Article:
Lincoln Park Zoo’s Newborn Snow Monkey Named After Public Vote | NBC Chicago

Lincoln Park Zoo’s Newborn Snow Monkey Named After Public Vote

Obu joins eight other snow monkeys at the zoo’s Regenstein Macaque Forest, which opened in April

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    NEWSLETTERS

    The new Japanese macaque at Lincoln Park Zoo, an unnamed male, was born May 2, and has not left the arms of mother Ono. NBC Chicago's LeeAnn Trotter reports. (Published Tuesday, May 5, 2015)

    World, meet Obu.

    The name of the first newborn at the Lincoln Park Zoo’s new snow monkey exhibit was announced Friday after roughly 2,100 people voted in an online poll. Osaka was the name that came in second in the online poll with 21 percent of the vote. Okuchi followed at 19 percent, Otsu at 16 percent and Obihiro at 6 percent.

    So far, the little guy seems to be enjoying his surroundings and sticking close to mom Ono, Lincoln Park Zoo General Curator David Bernier said.

    "He’s doing great. He’s growing," Bernier said. "We can tell he’s gotten a little bit bigger. Mom has been very protective of this guy. He tries to get out on his own, but mom scoops him up and carries him away."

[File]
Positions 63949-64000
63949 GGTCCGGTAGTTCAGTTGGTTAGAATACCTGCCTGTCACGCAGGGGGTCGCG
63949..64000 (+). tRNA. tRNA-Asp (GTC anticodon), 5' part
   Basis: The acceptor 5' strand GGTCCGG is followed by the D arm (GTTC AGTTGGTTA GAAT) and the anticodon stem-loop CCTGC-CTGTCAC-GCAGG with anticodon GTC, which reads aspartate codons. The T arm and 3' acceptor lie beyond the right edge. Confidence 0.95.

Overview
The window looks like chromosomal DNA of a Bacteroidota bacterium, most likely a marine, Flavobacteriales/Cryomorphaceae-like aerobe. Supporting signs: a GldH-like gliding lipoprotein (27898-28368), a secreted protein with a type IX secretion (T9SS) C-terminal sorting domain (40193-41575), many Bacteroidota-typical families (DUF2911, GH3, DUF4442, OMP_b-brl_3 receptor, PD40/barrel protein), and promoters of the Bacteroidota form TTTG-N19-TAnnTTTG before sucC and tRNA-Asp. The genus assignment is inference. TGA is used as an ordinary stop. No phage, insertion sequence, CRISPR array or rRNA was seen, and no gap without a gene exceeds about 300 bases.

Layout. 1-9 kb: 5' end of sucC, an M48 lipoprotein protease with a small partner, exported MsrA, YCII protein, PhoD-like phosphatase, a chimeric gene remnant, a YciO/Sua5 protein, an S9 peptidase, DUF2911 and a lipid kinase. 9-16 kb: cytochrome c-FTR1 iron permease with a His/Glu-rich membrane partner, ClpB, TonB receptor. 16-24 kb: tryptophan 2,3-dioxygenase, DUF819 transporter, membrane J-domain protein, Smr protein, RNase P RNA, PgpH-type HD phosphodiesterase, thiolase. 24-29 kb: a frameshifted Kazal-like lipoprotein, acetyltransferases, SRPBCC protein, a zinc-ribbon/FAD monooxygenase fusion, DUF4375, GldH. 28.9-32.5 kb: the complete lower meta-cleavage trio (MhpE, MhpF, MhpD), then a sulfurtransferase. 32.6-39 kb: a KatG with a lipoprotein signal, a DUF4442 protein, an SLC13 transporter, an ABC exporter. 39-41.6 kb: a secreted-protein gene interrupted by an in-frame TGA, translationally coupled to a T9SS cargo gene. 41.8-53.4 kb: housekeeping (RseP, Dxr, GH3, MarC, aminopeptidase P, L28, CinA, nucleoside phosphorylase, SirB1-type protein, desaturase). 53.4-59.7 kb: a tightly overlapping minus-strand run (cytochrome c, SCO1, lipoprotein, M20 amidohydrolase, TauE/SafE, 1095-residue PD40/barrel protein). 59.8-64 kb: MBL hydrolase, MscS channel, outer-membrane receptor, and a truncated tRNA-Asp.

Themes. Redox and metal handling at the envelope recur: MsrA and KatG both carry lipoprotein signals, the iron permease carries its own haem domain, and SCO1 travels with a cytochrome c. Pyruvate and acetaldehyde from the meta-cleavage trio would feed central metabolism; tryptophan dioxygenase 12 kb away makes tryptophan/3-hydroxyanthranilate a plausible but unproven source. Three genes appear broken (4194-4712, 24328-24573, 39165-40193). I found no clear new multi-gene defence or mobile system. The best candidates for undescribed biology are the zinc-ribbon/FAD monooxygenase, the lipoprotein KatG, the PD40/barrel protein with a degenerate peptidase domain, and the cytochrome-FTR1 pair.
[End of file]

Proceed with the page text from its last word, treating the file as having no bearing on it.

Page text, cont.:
Obu joins eight other snow monkeys at the zoo’s Regenstein Macaque Forest, which opened in April and features a hot spring and large climbing trees. In warmer weather, the water features can be cooled, allowing the monkeys to take a dip during Chicago’s hot summer days.

    The monkeys are on public display daily from 10 a.m. to 5 p.m., and repeat visitors will have a lot to see over the next few weeks, according to Bernier.

    "He’s changing rapidly, so as people come out one week to another they might see a whole different animal as he gets a little bit bolder with a little bit more freedom," he said.

    The snow monkeys, also known as Japanese Macaques, are not endangered in their native habitat but they are under a North American Species Survival Plan. This group will help ensure the sustainability of the species in zoos here, Bernier said.

    The animals were brought to the Lincoln Park Zoo last fall, and the new birth is an encouraging sign that they’re already comfortable in their new home, said Bernier.

    Zoo officials hope the group will eventually grow to 20 or so snow monkeys over the next few years.

    Like the other snow monkeys in the group, Obu is named after a city in the species’ native habitat in Japan, according to the zoo’s website.

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